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My name is Beata and I work for Savage Brothers (http://www.savagebros.com/index.aspx) and I just wanted to reach out to the group and see what kind of experiences you've had with different brands of equipment, what were some of the factors that made you decide to go with the brand that you went with, and how happy you are now if you've already gone through the startup process. I know there are a few equipment threads but some of them seem to be specific to one particular brand or turn into threads of promotions for certain companies but that's definitely not what I'm trying to do. I just want to learn more about some of the issues that start-ups might run into that equipment companies aren't effectively addressing and hopefully simultaneaously help out some of those just starting out in the chocolate business!

 

If you have any questions more specific to Savage Brothers equipment please feel free to message me or send me an e-mail beata@savagebros.com.  

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Replies to This Discussion

I usually think that it has to do with the supply / demand curve. Then I was thinking, early phase startups are the larger numbers 10:1 vs the established large scale where everyone who has encountered failure, is gone.  You'd think there would be more thriving early market products and less so for the established.  If the reverse is true how in the hell are they getting funded for industrial scale projects, you can't lateral easy into the industry. I'd be curious to get sales data from places like Chocovision, ACMC, Hilliard, etc.  Plotting a sales curve and lifetime value of a customer for those industries would be telling.

You are right though, love the velveteen rabbit analogy. I come from a tech background, but I've become much more of a machine engineer repairing, refitting, evolving (while personally sometimes devolving) as we push equipment to its limits.

Joe, you're awe inspiring. I would suggest working with a candy maker then asking to be willed the business. Hahah!  

I thought it was the first year of retail that was tough. No.. that's easy. You're funded the first year. It's the second year that will drain your accounts, then it's the third year that breaks you. Unless of course you work your arse off building sustainable sales channels, and even that--nothing in life is certain or really very predictable. :D Glad I and many of you must love the journey!

These are some great responses,

For financing as a small company (about 40 people including sales, parts, engineers, assemblers, welders, electrical, etc.) it would be difficult for us to do anything in house unless we hired on an extension of our accounting sector and as Andy said it would probably turn out similar to leasing companies based on credit worthiness in order to financially protect ourselves.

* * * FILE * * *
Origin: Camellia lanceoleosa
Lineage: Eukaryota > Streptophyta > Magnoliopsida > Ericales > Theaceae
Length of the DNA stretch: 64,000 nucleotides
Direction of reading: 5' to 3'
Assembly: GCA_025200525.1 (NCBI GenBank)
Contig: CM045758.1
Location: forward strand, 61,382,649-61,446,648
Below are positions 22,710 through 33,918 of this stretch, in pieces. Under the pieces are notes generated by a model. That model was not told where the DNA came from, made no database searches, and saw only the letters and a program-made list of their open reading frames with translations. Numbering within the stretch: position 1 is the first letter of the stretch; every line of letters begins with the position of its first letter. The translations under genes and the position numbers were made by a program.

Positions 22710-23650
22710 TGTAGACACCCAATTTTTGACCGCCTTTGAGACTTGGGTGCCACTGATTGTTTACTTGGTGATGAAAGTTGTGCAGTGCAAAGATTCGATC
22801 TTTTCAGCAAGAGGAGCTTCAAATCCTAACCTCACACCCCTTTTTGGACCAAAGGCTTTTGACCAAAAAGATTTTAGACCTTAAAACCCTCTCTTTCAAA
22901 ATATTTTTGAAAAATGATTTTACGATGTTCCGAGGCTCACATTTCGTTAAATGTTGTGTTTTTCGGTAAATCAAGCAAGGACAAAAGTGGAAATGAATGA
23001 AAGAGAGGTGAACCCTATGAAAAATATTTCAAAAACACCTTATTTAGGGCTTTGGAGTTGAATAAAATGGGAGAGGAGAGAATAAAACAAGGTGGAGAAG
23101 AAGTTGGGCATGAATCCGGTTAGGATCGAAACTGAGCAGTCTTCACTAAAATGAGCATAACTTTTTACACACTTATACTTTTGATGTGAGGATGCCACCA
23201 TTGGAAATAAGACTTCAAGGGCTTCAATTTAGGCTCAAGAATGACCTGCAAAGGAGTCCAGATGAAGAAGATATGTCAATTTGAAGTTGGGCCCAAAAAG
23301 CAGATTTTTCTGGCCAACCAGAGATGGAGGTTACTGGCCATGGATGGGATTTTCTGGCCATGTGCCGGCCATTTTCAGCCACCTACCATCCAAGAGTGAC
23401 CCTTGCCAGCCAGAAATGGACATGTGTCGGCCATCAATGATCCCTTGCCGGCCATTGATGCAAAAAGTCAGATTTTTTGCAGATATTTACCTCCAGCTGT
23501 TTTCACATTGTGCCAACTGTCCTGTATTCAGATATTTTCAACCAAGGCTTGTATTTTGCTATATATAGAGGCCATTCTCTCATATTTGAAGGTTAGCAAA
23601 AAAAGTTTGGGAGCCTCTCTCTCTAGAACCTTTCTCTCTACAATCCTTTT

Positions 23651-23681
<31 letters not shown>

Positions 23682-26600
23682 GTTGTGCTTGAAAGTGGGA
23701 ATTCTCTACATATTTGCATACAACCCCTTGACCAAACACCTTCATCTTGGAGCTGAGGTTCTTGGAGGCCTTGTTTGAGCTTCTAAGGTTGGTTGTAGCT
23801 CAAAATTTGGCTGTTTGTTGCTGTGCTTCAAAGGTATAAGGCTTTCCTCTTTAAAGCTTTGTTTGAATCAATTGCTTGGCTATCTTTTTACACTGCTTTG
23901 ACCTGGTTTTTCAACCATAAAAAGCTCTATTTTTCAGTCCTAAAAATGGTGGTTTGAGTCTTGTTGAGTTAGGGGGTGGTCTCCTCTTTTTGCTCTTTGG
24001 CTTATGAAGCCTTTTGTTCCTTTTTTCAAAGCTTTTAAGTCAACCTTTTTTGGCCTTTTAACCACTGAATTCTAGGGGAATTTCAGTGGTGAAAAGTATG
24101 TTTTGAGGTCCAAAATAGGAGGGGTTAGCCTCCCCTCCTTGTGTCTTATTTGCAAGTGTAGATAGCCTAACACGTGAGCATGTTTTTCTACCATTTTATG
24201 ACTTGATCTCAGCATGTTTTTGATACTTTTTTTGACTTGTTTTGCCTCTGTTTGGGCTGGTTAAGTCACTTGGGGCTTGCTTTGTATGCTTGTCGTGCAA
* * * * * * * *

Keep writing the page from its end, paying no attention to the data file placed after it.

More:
As for a conch machine these has recently been brought up within the company since many chocolatiers are moving towards bean to bar production, as a company we need to learn more about the process itself and its intricacies to insure a quality design and product - and I'm not making any promises but it is being talked about. We're currently focused on an enrobing line but I think offering equipment to help the artisan chocolatier streamline their production with consistently efficient, reliable machines is extremely important and obviously something the company is based on in the first place.

 

I truly appreciate the feedback, keep it coming!

[Edited to remove equipment offers.]

Joe - offers to sell equipment belong in Classifieds.

:: Clay

I think a grinding/conching machine that would ' take a licking and keep on ticking ' would be an instant hit.

Bob

Hmm..I am just getting started in the learning process, experimenting with ganache flavors, the science of long shelf life, and making bon-bons, truffles, etc., and doing market research.  The used equipment that I have come upon is usually still pretty expensive--because the machinery itself, new, was costly in the first place--so why not try an get as much as possible-I would do the same.  Buying something that is small batch only in production doesn't make much sense, though cheaper--one would find themselves quickly looking at the fact it isn't going to do the job even after a short period of time--especially if one does well.   Often larger re-sellers can lift a sellers burden of getting rid of stuff quicker before one could list it elsewhere (craigslist, ebay, here, etc) and then the price is higher for anyone who is looking for start-up to mid-level making--because the re-seller wants their $$$$.